NHS Choices: Liver Disease
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Around one in three people in the UK are thought to suffer from the early stages of non-alcoholic fatty liver disease (NAFLD). Liver disease like this mainly affects overweight or obese people, the NHS explains. Having this condition can lead to various health problems, ranging from diabetes to heart problems.
A healthy liver should contain none or only a little amount of fat.
In the case of NAFLD, fat builds up in the liver potentially leading to more serious damage, including cirrhosis.
As NAFLD doesn’t usually cause any symptoms in the early stages, it might be difficult to spot the condition.
Patients at the beginning of the condition don’t usually know about NAFLD unless tested for another reason.
However, the more advanced stages of NAFLD can cause certain symptoms signalling the disease.
Cirrhosis and non-alcoholic steatohepatitis (NASH) can be identified by yellowing of the skin, according to the Mayo Clinic.
NASH describes a serious form of fatty liver disease that causes inflammation.
How to spot the symptoms of fatty liver disease?
Yellowing of the skin is also known as jaundice. Jaundice can present as the whites of the eyes turning yellow or darker urine.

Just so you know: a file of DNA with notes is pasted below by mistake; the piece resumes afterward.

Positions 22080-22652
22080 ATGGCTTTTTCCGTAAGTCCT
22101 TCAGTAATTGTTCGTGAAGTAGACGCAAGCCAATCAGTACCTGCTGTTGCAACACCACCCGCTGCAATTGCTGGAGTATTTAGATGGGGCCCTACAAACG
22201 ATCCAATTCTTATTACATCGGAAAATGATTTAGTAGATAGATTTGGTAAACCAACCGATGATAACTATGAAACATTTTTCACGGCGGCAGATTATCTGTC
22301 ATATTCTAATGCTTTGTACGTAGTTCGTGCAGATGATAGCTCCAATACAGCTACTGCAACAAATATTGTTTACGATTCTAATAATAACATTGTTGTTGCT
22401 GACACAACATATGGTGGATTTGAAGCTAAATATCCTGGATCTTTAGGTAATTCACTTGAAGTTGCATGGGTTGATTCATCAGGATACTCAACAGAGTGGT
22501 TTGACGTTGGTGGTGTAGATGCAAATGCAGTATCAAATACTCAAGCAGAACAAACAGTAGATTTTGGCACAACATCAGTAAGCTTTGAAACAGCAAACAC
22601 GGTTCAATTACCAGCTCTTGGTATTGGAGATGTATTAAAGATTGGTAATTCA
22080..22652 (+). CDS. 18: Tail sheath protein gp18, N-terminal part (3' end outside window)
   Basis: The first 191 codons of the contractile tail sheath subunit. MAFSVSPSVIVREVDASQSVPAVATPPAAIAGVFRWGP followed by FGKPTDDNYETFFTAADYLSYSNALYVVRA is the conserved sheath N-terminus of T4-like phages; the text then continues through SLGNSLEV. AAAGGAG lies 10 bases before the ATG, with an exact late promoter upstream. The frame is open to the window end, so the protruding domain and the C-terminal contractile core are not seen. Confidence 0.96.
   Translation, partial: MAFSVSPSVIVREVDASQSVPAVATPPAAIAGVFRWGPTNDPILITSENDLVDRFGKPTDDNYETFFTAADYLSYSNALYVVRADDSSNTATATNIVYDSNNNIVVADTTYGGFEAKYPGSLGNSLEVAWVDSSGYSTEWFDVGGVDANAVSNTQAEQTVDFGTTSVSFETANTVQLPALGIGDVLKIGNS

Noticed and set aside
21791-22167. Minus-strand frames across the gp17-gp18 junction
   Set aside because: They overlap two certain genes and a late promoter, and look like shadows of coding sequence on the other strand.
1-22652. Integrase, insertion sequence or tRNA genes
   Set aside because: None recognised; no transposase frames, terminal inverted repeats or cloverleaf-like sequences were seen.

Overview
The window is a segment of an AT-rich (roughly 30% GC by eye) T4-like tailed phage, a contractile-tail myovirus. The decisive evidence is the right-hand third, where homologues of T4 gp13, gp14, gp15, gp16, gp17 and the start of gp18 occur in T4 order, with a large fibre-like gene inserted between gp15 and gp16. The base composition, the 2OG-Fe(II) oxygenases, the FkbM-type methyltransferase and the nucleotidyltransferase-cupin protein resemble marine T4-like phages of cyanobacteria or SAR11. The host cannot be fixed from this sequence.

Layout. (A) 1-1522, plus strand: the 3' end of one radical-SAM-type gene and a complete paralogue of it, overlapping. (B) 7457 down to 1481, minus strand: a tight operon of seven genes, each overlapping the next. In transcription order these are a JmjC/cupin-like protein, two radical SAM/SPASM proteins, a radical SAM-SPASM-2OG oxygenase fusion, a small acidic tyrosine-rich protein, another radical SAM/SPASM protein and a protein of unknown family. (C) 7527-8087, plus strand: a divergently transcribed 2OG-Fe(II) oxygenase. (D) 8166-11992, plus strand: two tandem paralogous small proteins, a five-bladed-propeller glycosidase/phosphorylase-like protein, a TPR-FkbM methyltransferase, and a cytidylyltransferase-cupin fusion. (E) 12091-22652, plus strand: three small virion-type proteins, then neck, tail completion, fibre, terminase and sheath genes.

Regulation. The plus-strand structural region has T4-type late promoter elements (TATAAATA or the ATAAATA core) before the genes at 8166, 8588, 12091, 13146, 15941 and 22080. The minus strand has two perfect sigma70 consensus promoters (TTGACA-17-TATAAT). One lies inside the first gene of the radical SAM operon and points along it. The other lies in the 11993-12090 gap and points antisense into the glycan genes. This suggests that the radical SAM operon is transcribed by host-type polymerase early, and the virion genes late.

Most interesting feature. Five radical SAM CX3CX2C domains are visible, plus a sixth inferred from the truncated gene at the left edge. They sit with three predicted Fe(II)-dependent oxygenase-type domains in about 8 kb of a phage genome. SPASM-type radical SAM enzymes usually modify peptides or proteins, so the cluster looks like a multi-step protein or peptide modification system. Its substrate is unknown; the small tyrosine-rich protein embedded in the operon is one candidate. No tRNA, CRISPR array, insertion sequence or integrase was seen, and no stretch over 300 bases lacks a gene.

According to the NHS, you need to seek “urgent medical help” if you experience this symptom.
Jaundice happens because your liver isn’t able to remove enough bilirubin from your blood.
Bilirubin is a yellowish pigment produced during the normal breakdown of red blood cells.
When your liver is healthy, this pigment is able to pass through the liver and get extracted from your body.
As yellowing of the skin could be signalling cirrhosis, it’s important to seek help.
This type of liver damage can potentially lead to liver failure or cancer, the NHS warns.
Some other symptoms that could be pointing to cirrhosis or NASH are:
- Abdominal swelling
- Enlarged blood vessels just beneath your skin
- Enlarged spleen
- Red palms.
If the symptoms are persisting and troubling you, you should speak to your GP, the Mayo Clinic advises.
How do I protect myself from non-alcoholic fatty liver disease?
Following a healthy lifestyle could help reduce the risk of developing the condition.
According to Cleveland Clinic, maintaining a healthy weight, exercising regularly, taking medication as prescribed and limiting alcohol intake could all help.
However, the good news is that once you develop NAFLD, you might still be able to reduce your liver fat and inflammation as the organ has “an amazing ability to repair itself”, the American health portal explains.
Losing weight and avoiding alcohol are key to reversing early liver damage.
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